A small digression into the Minto mine story: If Capstone Resources knew that it would have to release water into the Yukon River next spring, due to the inadequacy of their treatment pond, why couldn’t they use the intervening timeframe to actually fix the problem? Could it be that they would have to spend money?

The community of Keno City also expressed concern during the environmental assessment about basing this review on projects that haven’t been built (the Pelly-Stewart Crossing Transmission Line connection and Mayo B). Now we are finding out that our fears about generator use near our town were well founded, despite the opinion to the contrary of Alexco and the YESAA assessor in Mayo.

It seems the construction of this mill project will be largely done with generators and there is the very real possibility that generators will have to be used to power parts of the mining project. What this means for our community is more noise 24/7, surprise, surprise. Of course, “Due to our history we should have known better,” (YESAA assessor, Mayo).

Finally we are learning how little the recommendations of YESAB actually mean in reality. Several studies were requested of Alexco “before” this project was to begin (noise and groundwater, to name two important ones). Well, the project has begun Ð preliminary groundwork is done and the cement pad for the mill is about to be poured, and still no studies. Maybe our definition of project start and Alexco’s are different.

This brings us to a point which I haven’t heard discussed by Yukoners, yet. Since devolution, the approximately 14,000 Yukon taxpayers are on the hook for any environmental bonding mistakes or miscalculations made by our government that exceed bonding requirements imposed by YTG on new mines in the territory. A study of these bonding requirements is being carried out by Energy, Mines and Resources, as we speak. Is anyone surprised that no one has heard anything about this study? This, from the department that worked tirelessly to conceal the Atco talks for seven months.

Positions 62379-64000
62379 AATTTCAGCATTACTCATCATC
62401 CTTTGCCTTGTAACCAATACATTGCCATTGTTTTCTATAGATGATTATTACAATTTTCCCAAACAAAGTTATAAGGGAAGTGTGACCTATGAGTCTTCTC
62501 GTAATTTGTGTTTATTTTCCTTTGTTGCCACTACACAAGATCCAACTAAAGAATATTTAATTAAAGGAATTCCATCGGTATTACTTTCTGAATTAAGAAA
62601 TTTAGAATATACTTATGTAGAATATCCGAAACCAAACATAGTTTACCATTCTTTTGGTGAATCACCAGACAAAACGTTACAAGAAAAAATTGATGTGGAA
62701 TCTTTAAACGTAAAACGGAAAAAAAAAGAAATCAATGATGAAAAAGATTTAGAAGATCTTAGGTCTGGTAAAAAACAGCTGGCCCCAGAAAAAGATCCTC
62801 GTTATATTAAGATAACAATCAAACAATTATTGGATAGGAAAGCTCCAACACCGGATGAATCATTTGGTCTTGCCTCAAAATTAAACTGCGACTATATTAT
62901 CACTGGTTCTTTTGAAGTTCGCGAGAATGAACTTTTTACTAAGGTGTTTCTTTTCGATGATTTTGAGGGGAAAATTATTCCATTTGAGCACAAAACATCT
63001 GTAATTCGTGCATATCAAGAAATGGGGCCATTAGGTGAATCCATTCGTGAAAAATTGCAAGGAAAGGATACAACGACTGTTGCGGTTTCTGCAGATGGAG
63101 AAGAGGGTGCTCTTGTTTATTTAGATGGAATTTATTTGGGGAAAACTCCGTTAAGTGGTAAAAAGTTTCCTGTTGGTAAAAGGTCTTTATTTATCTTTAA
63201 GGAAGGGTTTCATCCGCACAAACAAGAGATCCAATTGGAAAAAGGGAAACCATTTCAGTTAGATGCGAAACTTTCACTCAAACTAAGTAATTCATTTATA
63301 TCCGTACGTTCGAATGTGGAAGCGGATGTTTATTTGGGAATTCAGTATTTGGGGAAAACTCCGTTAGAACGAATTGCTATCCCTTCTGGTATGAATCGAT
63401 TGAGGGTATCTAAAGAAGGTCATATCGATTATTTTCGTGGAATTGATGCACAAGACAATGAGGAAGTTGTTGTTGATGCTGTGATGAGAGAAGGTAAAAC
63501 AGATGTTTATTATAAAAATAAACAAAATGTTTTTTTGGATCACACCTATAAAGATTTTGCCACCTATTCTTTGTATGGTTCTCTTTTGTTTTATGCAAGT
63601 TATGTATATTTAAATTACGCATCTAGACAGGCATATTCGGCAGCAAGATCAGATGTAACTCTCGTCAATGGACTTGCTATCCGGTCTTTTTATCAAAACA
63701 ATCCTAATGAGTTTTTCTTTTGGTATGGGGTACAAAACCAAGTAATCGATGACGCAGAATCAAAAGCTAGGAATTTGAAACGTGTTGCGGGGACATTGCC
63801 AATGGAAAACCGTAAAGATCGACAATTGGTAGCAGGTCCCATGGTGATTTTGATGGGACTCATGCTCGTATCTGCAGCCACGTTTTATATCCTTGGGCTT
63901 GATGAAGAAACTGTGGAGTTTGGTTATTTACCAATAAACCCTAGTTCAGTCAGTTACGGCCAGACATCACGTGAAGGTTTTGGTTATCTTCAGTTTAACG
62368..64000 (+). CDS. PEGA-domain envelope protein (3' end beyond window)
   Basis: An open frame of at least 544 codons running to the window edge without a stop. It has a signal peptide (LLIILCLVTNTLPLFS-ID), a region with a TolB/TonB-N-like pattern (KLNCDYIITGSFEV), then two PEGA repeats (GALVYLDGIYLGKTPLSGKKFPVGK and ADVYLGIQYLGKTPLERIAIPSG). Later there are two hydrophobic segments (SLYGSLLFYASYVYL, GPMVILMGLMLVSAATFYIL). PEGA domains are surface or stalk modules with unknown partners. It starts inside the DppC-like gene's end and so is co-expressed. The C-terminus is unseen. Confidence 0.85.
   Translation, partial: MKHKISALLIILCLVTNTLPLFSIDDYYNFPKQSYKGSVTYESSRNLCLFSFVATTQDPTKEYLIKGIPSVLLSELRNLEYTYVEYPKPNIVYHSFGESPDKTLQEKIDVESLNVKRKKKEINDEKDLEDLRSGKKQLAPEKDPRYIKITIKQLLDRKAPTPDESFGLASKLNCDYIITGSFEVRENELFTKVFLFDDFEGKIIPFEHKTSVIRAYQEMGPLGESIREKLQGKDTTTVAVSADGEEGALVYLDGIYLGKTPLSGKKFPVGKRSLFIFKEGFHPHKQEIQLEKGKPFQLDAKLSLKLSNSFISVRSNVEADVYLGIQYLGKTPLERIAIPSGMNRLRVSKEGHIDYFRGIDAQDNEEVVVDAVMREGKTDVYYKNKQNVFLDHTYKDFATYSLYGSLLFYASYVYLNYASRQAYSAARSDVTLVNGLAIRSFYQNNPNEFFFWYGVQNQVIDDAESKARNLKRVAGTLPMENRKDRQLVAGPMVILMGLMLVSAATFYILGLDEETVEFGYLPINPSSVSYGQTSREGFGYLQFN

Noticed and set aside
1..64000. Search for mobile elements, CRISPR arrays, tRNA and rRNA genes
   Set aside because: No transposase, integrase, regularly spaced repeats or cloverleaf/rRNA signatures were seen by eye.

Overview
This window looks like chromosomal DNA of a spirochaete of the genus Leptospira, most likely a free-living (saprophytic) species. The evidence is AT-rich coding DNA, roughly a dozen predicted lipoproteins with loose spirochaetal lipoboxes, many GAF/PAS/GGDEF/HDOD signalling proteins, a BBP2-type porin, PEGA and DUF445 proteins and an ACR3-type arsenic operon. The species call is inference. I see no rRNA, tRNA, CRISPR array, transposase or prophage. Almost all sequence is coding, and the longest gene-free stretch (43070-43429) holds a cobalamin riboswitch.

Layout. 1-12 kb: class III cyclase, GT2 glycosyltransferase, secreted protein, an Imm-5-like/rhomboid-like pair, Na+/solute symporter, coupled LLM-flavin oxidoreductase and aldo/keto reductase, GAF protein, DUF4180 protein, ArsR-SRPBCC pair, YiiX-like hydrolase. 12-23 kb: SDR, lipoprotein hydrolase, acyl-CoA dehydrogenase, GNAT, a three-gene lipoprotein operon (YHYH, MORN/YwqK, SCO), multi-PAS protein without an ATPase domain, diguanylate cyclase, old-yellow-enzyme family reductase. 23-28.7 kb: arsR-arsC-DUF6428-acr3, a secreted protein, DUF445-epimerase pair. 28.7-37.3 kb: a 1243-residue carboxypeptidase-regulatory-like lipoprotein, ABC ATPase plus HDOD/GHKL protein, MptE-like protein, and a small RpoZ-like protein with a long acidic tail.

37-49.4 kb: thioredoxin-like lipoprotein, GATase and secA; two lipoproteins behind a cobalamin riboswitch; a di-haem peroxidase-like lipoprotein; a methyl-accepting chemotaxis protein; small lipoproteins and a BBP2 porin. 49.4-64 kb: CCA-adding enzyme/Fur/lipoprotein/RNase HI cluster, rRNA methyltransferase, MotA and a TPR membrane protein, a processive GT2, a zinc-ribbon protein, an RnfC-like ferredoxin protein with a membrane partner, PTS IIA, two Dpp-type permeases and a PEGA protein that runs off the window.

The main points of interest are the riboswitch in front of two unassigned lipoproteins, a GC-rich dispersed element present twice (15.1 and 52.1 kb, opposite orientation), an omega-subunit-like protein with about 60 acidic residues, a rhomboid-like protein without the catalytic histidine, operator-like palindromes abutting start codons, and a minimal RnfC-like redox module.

What makes me nervous, is that even moderate environmental damage by one of these new mines could result in a tax burden of millions of dollars over an extended number of years, all on the backs of a tax base smaller than most municipalities down south.

The answer, of course, is a “gold-plated,” transparent and neutral environmental assessment process followed up with rigorous and transparent enforcement of environmental regulations by our government.